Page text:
Into the Woodland Caribou Provincial Park

 

A few months back, I wrote a post detailing my plans for a trip into the Woodland Caribou Provincial Park. Originally, the plan was to spend a total of 10 days paddling around the park. We would cover a handful of different lakes, fishing for big pike and Lake Trout the whole way. Plans never go as smoothly as originally laid out, and this was no exception.

woodland caribou

Packed and ready to launch

A Well Laid Plan Falls Apart

Our Woodland Caribou Park trip was originally to be a day after I got home from my Rabbit River trip. Over the last few months I had spent a lot of time (and money) buying and dehydrating food. If we were going to be out for 10 days we would need food that was light and wouldn’t spoil. I had purchased a solar charger for our camera batteries, we had test-packed our gear in the kayaks, and our route was plotted out in the GPS. Everything was set.

A few hours before leaving for the Rabbit River, I had sliced my toe open pretty badly. That injury was a major factor in us returning a night early. Letting my toe dry out and heal up a little bit also lead to a delay in leaving with Colin for the Woodland Caribou. It also cast some uncertainty on my ability to be in the bush for 10 days straight. After all, if I suddenly got an infection, or somehow made the injury worse, I did not want to be stuck in the middle of nowhere. In the end, we decided to head into the park and only spend a few days there. We would only go as far as a single day’s travel from the launch point.

Away we go

Into the Woodland Caribou Park

Our launch point was Wallace Lake.  Our kayaks packed and ready for a few days of fishing.  We headed out across the lake and quickly made our way into Siderock. From there we entered the Wanipigow River system. The river itself was scenic, wide, and easy to paddle for the most part. It was a fair bit of time before we came to our first real portage, and then the fun started.

Portage number 1, a bad sign of things to come

As it turns out, the kayaks that I have are really not meant for portaging. There is no good way to lift them up and carry them, they simply aren’t built and balanced for that. The best wheels I could find for them just flat out didn’t work on anything but smooth flat gravel or rock. For every single portage, we ended up having to carry our gear over first, then come back and drag the kayaks behind us to get them across. This was exhausting, especially when most of the portages were uphill, overgrown, and not clearly marked.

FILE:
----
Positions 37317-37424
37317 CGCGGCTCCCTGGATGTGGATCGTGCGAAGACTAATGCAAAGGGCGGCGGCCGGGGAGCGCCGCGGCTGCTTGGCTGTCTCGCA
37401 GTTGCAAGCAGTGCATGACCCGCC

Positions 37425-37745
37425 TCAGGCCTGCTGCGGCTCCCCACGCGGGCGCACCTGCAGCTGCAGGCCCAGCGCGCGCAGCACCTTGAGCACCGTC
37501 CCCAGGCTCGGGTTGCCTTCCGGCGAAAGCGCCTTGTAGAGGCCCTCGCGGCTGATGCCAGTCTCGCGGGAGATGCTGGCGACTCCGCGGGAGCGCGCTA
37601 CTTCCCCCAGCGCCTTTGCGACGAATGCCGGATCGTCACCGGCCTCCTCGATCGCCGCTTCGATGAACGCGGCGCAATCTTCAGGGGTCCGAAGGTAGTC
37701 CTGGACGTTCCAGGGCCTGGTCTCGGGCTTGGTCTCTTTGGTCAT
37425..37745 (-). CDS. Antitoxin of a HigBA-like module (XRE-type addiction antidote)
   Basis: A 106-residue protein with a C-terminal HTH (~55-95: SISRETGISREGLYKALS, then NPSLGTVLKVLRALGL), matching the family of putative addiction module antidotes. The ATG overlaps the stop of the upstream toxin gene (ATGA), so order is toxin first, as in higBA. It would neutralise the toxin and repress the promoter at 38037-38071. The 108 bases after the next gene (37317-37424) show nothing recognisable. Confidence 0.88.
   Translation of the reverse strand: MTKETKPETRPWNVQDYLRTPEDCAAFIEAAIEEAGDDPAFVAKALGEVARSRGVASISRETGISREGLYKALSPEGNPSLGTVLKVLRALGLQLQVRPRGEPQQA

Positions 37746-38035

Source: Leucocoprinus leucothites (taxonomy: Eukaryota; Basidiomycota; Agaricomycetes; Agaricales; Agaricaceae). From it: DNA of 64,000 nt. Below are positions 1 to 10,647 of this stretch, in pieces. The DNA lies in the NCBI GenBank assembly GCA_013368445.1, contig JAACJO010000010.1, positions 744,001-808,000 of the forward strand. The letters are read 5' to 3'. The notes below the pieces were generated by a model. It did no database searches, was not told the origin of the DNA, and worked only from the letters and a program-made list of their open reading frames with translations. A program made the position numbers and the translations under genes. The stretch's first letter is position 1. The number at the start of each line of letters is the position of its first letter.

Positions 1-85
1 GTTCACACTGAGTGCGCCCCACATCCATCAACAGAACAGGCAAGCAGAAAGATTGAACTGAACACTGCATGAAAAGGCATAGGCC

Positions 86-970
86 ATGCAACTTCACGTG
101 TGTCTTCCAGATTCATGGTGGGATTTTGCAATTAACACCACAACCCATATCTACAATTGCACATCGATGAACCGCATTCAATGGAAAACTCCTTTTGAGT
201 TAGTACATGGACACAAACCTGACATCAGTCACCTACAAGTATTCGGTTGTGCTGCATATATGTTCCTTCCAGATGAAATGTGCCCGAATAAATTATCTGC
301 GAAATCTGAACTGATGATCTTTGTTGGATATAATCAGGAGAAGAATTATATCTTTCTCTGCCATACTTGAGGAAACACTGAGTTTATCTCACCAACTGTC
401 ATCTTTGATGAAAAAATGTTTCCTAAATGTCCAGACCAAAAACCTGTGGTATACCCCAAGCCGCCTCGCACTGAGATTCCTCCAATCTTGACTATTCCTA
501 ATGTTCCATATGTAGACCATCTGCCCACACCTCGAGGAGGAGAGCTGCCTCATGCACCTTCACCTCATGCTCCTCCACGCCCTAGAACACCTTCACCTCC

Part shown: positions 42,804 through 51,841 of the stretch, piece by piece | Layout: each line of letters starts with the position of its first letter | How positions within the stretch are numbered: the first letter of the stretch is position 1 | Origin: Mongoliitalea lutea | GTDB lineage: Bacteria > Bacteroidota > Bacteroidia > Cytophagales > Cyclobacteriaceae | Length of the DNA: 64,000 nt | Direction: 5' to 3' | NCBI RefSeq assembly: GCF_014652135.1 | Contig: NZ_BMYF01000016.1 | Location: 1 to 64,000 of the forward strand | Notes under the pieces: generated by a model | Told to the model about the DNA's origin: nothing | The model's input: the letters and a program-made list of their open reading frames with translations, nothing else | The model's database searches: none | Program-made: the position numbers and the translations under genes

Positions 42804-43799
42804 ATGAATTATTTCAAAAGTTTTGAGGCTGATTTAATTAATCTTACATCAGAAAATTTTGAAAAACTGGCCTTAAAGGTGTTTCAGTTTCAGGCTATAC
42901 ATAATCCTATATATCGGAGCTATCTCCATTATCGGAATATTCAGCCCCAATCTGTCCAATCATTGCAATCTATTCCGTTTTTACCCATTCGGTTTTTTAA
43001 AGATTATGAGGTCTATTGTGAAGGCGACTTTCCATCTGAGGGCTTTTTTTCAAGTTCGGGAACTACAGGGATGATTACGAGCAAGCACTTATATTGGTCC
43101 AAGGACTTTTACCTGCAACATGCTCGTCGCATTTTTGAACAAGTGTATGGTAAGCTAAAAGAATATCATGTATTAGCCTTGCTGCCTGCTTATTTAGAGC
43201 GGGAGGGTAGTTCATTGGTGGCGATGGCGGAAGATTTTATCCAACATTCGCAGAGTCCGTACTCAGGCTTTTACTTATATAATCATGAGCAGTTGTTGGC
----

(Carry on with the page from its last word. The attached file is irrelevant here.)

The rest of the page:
By the time we struggled through all the portages and paddled our way into Crystal Lake, the entry point for the park, 11 hours had passed. We set up camp on a small island that still had some tree cover, ate a quick cold meal, and went to sleep. The trip into the park was by far the hardest backwoods trip I have done yet, and we were both exhausted.

There was a lot of walking through rapids and rocks

 

Crystal Lake, Beautifully Disappointing

Crystal Lake itself was incredibly interesting to camp on. On some shores there was rolling hills and cliffs of bare granite. Others were covered in thick stands of dead pine trees. A wildfire had raged through here a couple years ago, affecting a huge area of the park. It was a stark contrast between the burnt out areas and the ones that were still lush and green. Finding a campsite was difficult. Most of the pre-existing ones had been burnt out. Our home for the night was on a small island with a nice rock shore and some beautiful views of the lake.

Comfy, scenic, hard to complain

Fishing was disappointing, however. We spent all day paddling the entire length of the lake and back, searching for Lake Trout. The park website had said they were there. Unfortunately, we found that the lake averaged about 20 feet. Far too shallow for Lakers. We ended up catching only pike the entire day. As much fun as pike are, and we did have fun catching some big ones, it was a disappointing day of fishing overall. After all, one of the deciding factors for making the trip that far into the bush was the chance to fish for Lake Trout.

Camp was quite nice while we were there

With an excellent meal of venison steaks on the cast iron skillet, we spent the evening relaxing and shore fishing, where we caught a few more pike. We had some discussion and decided that with no lake trout around, that neither of us was all that eager to spend another full day here just catching pike. Early in the morning, we packed up our camp and began the long trip home to search out some better fishing.

We enjoyed our view of the lake both nights we spent there.

The Long Trip Home, Final Thoughts

Overall, the trip was challenging but fun. Our trip back out from the park was much easier and a few hours shorter than going in. We made it home with a little bit of daylight left, physically drained but satisfied that we had made the trip.

Tough trip, but lots of great sights along the way

With the fishing being fairly disappointing, and the difficulty of entering the park where we did, I doubt I will be back that way anytime soon. One great lesson I’ve learned is the limitations of my kayak. I now have plans to buy a proper canoe for areas that require portaging. When that happens, I may return to the Woodland Caribou Park, push deeper into it, and perhaps find those elusive Lake Trout.

Enjoying the scenery as we pass by

 

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